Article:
Drug Addict, a documentary made by the Canadian Film Board with the assistance of the narcotics specialists in the Royal Canadian Mounted Police, embraced Lindesmith's theories, the authors write. It won a Canadian Film Award and was cited as a "bold, honest record of the drug traffic and its toll in human misery. It is as honest as it is stark. The film treats drug addiction as an illness and thus has run afoul of some who would condemn as criminals all who use drugs." As a documentary, "the film objects to the use of the term `dope fiend' in describing addicts, most of whom are presented as sick and bewildered people." 

Drug Addict depicts affluent whites injecting drugs, appearing in police lineups, and congregating on the street. "The source of each city's supply of drugs is the man with the connection. His position is remote from the sale of drugs to the addict. He is in business and he is concerned with profits." This is illustrated by a rotund white man, puffing on a cigar. This image of a high level drug trafficker contradicted Anslinger's efforts to associate drug trafficking with minorities.

According to Wikipedia, when Lindesmith traveled to Ottawa to view the film and attend a United Nations reception for it, Anslinger had the American Ambassador to Canada request that Lindesmith not be allowed to see the film. The Canadian government declined the request, and also denied Anslinger's request to censor the film in Canada. In a New York Times editorial, Anslinger falsely claimed that the film had been banned under the Motion Picture Association code. 

The American Bar Association, the American Medical Association, and Indiana University formed a committee to study drug addiction and, in 1961, published a report, edited by Lindesmith, called Drug Addiction – Crime or Disease. Anslinger tried to stop its publication. His superiors told him to cease his campaign against Lindesmith; when he did not, he was scrutinized for insubordination, and in 1962, he was forced to resign. Technically, Drug Addict remains banned in the United States.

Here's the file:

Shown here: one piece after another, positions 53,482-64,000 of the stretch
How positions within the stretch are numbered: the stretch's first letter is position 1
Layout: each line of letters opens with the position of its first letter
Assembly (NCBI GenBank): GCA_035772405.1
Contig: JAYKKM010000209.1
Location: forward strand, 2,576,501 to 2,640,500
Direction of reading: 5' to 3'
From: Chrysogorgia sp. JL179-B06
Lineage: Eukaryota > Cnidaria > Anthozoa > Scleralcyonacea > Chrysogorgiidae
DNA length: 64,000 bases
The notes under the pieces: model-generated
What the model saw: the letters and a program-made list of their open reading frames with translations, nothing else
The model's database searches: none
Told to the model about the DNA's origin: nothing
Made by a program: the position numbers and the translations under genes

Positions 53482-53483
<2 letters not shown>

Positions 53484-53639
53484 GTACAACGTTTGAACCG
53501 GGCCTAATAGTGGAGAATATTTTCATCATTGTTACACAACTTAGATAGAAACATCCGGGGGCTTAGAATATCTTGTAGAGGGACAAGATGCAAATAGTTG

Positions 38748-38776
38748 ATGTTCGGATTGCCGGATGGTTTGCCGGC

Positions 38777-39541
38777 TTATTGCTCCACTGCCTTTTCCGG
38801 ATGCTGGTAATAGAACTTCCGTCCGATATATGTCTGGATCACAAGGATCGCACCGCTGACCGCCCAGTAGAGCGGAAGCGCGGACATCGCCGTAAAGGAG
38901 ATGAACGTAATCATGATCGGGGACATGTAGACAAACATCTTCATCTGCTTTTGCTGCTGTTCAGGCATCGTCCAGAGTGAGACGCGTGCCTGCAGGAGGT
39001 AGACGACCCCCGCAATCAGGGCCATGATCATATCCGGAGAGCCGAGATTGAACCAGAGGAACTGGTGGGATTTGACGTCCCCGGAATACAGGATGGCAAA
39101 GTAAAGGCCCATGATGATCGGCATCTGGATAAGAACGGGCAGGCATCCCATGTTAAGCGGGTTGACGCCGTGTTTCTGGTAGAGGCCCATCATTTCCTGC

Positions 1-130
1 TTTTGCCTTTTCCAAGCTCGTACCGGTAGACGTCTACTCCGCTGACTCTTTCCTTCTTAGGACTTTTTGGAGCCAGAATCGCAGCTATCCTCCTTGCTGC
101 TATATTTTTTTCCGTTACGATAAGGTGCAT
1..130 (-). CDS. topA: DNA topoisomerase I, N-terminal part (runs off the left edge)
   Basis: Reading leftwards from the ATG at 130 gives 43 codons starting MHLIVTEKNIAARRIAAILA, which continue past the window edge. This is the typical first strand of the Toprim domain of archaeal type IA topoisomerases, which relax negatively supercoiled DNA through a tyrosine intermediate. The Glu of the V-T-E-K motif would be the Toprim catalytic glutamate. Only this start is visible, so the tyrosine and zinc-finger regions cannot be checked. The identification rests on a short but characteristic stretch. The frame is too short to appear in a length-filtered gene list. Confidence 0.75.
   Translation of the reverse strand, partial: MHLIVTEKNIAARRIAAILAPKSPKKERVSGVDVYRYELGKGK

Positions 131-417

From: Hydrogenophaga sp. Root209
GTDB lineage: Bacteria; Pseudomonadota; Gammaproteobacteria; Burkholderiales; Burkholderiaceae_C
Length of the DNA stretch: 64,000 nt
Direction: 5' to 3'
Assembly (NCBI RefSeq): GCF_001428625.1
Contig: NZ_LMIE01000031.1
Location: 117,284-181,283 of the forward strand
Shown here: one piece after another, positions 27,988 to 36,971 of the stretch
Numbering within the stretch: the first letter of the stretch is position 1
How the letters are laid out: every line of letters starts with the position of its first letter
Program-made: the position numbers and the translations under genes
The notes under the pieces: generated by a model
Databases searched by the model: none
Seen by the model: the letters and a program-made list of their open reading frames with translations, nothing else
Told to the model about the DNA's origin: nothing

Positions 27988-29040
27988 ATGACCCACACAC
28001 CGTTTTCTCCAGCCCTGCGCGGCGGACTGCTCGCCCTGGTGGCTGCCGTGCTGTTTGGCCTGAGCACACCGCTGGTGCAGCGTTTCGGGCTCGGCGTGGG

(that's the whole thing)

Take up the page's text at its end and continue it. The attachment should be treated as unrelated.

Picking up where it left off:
Anslinger spread some propaganda of his own when fighting for the 1937 Marijuana Tax Act which effectively made cannabis hemp illegal in the US. His "Reefer Madness" campaign is what Americans saw as Mexicans were demonized for using the scary drug now named "marijuana." Anslinger also targeted blacks and jazz musicians in his smear campaigns, hounding Billie Holiday to death over her use of heroin. 

In 2000, President Clinton's drug czar was caught dispersing advertising dollars to shows including "ER," "Beverly Hills 90210," "Chicago Hope," "The Drew Carey Show" and "7th Heaven" that included anti-drug content in their programming in a special Salon investigation of a story first uncovered by NORML's Paul Armentano. In 2005, the US General Accounting Office (GAO) found that taxpayer-funded video “news” stories prepared by the White House Office of National Drug Control Policy (ONDCP) to simulate private newscasts constitute “covert propaganda” and are in violation of federal anti-propaganda laws. A series of federally funded reviews of the program found that teens who were most exposed to the Campaign’s ads tended to “move more markedly in a ‘pro-drug’ direction as they aged than those who were exposed to less.”   

Ginsberg's writing is credited with opening the eyes of billionaire philanthropist George Soros to the absurdity of the drug war, leading Soros to recruit Princeton professor Ethan Nadelmann to found The Lindesmith Center, which merged with the Drug Policy Foundation in 2000 to form the Drug Policy Alliance

Among other films banned in the US or some of its cities: Birth Control, a 1917 film produced by and starring Margaret Sanger, and Häxan, a 1922 film that depicts and attempts to "explain" witchcraft as mental illness. Also, The Bicycle Thief (1948), Monty Python's The Life of Brian (1979), and If You Love This Planet (1982), based on a speech by anti-nuclear activist Helen Caldicott.

I went down this rabbit hole after seeing a video of director William Wyler accepting the 1960 Best Supporting Actor award given to Hugh Griffith for his "wonderfully humorous, human, and sympathetic characterization of an Arab sheik" who befriends the title character in Ben-Hur (1959). Wyler expressed regret that the people of the United Arab Republic would not be permitted to see Griffith's performance. It's reported elsewhere that Arab League states banned the film because its lead actress Haya Harareet was Israeli.

Reportedly Barbie has been banned in Algeria, Kuwait, Oman, Pakistan, Qatar, Vietnam, and Russia (which also banned Oppenheimer). Source